Tell-Tale Signs You Are Suffering from Mental Illness and What You Should Do

The symptoms of mental illness can be subtle and hard to recognise. Sometimes, you don’t even notice a change in yourself. However, when many symptoms of mental illness are noticed, it’s important to be proactive and seek treatment.

Here are some signs that you may have mental illness and what you can do about it.

Feeling depressed

Depression symptoms include a lack of motivation and energy, a lack of interest in a hobby, and an inability to stop crying. You may feel that you must live with certain problems, but you don’t have to. Left untreated, depression will slowly get worse, not better, so it’s important to get it seen as soon as possible.

Sleep problems

Mental illness can disrupt your sleep, and common sleep disorder like insomnia is prevalent among mental illness. This can lead to chronic sleep deprivation, which will present itself as fatigue, exhaustion, inability to focus and irritability. Luckily, sleep problems are easy to treat with the right techniques.

Emotional outbursts

Do you ever wonder why you get so angry at the smallest things? Do you ever feel like you are losing control? Struggling to control your emotions is a sign of mental illness and can indicate something quite serious. Bipolar disorder and schizophrenia present with these symptoms and may mean the person may not always be able to distinguish their own thoughts and ideas from reality.

Weight or appetite changes

This is a more obvious symptom of mental illness, as it presents physically after only a short amount of time. Bulimia nervosa sufferers in particular will present with these symptoms, whilst those with body dysmorphia may also struggle to maintain a healthy weight and diet.

Feeling guilty or worthless

All of us go through challenging periods in our lives. With stress, work, and home life, it’s easy to become overwhelmed and forget to take care of ourselves. However, many people with mental health issues fail to acknowledge these “dark times.” These feelings may include but are not limited to an overwhelming sense of emptiness, a fear of the future, an inability to get out of bed, irritability, feelings of sadness, and worthlessness.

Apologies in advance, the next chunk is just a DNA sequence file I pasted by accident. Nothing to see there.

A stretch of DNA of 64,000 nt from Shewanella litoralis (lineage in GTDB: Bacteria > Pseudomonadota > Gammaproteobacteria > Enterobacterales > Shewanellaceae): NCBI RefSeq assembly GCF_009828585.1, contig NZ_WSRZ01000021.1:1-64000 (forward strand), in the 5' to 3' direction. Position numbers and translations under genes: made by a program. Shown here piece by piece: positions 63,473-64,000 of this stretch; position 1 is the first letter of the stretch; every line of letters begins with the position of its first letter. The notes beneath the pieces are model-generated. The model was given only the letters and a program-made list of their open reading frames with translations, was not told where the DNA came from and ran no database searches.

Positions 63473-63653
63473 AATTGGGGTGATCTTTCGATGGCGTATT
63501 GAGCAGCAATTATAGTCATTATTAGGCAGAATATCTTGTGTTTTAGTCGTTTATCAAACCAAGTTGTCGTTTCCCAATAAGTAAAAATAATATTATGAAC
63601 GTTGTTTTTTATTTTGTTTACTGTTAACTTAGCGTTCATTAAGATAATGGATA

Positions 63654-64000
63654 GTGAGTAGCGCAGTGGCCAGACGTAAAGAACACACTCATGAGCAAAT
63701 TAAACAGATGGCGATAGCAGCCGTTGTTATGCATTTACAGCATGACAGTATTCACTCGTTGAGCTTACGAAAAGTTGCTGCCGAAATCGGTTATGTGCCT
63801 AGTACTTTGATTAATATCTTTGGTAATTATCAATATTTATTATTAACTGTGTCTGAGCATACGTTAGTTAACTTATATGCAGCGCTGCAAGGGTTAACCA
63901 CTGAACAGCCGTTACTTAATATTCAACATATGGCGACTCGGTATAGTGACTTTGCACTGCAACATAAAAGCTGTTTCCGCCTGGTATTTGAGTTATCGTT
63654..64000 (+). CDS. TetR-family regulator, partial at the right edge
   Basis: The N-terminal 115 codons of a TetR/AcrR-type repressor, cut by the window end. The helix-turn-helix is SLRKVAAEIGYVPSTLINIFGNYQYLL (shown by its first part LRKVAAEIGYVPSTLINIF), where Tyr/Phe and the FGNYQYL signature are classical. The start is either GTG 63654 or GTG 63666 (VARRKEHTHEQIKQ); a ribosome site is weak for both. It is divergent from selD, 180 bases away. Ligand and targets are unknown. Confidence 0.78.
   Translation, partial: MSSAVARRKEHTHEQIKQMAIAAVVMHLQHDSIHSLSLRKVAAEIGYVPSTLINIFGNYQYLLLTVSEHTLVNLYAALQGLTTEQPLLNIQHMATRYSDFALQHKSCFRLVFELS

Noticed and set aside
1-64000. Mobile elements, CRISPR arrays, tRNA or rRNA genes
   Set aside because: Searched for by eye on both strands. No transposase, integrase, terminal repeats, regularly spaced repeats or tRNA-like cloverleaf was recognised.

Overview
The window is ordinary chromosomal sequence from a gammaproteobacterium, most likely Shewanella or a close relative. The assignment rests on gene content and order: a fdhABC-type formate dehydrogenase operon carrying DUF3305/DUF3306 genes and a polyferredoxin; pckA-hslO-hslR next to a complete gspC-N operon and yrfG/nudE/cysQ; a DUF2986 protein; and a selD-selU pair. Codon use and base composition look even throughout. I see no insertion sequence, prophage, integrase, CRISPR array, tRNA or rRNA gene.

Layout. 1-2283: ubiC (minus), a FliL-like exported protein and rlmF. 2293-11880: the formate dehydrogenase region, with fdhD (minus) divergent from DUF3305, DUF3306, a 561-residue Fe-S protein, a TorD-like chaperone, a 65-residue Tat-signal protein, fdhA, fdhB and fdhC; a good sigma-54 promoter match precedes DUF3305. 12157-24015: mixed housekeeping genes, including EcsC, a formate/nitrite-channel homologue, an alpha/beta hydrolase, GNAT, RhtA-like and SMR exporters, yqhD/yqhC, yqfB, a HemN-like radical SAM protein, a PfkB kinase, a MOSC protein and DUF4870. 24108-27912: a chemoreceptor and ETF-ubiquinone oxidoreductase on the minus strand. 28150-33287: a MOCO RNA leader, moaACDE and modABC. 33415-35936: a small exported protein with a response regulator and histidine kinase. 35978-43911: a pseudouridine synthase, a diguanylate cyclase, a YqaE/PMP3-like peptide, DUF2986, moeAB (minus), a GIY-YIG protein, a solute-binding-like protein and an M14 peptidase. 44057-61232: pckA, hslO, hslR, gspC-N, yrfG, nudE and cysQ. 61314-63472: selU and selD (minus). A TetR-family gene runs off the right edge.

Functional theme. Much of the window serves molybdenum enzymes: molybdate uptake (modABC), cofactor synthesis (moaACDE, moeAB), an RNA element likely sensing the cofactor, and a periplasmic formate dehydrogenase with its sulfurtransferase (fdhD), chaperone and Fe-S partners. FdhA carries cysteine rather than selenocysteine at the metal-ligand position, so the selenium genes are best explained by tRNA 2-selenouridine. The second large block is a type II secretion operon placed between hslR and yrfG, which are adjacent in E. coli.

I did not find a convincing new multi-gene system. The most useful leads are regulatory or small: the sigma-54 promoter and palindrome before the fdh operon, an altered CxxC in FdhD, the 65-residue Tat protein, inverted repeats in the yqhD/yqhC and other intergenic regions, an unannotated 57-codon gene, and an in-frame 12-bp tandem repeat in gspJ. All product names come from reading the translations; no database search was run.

Withdrawing from life, especially if this is a significant change, might indicate a mental health problem. It is possible that a friend or loved one has depression, bipolar disorder, schizophrenia, or some other mental illness if they isolate themselves regularly. They may need help if they refuse to participate in social events.

Substance abuse

It is possible to experience mental health issues when using alcohol or drugs as coping mechanisms. The use of substances can exacerbate mental illness. If you know someone who engages in this behavior, they may need your help. Comfort them and offer advice to seek medical and mental care as soon as possible. Consider suggesting rehabilitation centers, such as The Recovery Village Indianapolis (if that’s where you’re based), where they can receive professional support and guidance in overcoming substance abuse and addressing underlying mental health concerns.

Coping with Your Mental Health Issues

Get a Professional Help

Mental health issues do not discriminate; they can impact anyone at any point in life. Various factors, such as abuse, neglect, bullying, as well as internal struggles like stress and anxiety or external events like death or divorce, can contribute to these issues. Regardless of the cause, it is crucial to recognize that there is an array of resources available to provide assistance and support. Seeking professional counseling can be a valuable option. A psychologist from facilities like Serenity Mental Health Centers can help identify your mental health concerns and recommend appropriate treatments and therapies based on your symptoms and conditions.

Establish a Support Network

Mental health is a taboo subject in our society, and many people are reluctant to talk about it due to fears of judgment or negative perceptions. Establishing a support network is a great idea to manage mental stress, whether it involves family, close friends, or therapists, and you can even click here to learn about how psychosocial recovery coaches can play a part in supporting you. Building a relationship with a therapist takes effort. First, you need to identify the type of therapy you require-whether you prefer talking through feelings or problems rationally, or if you feel more comfortable discussing your issues anonymously.

The most important thing is to recognize the signs and get help as soon as possible. The sooner you get help, the better your chances of making a swift recovery.

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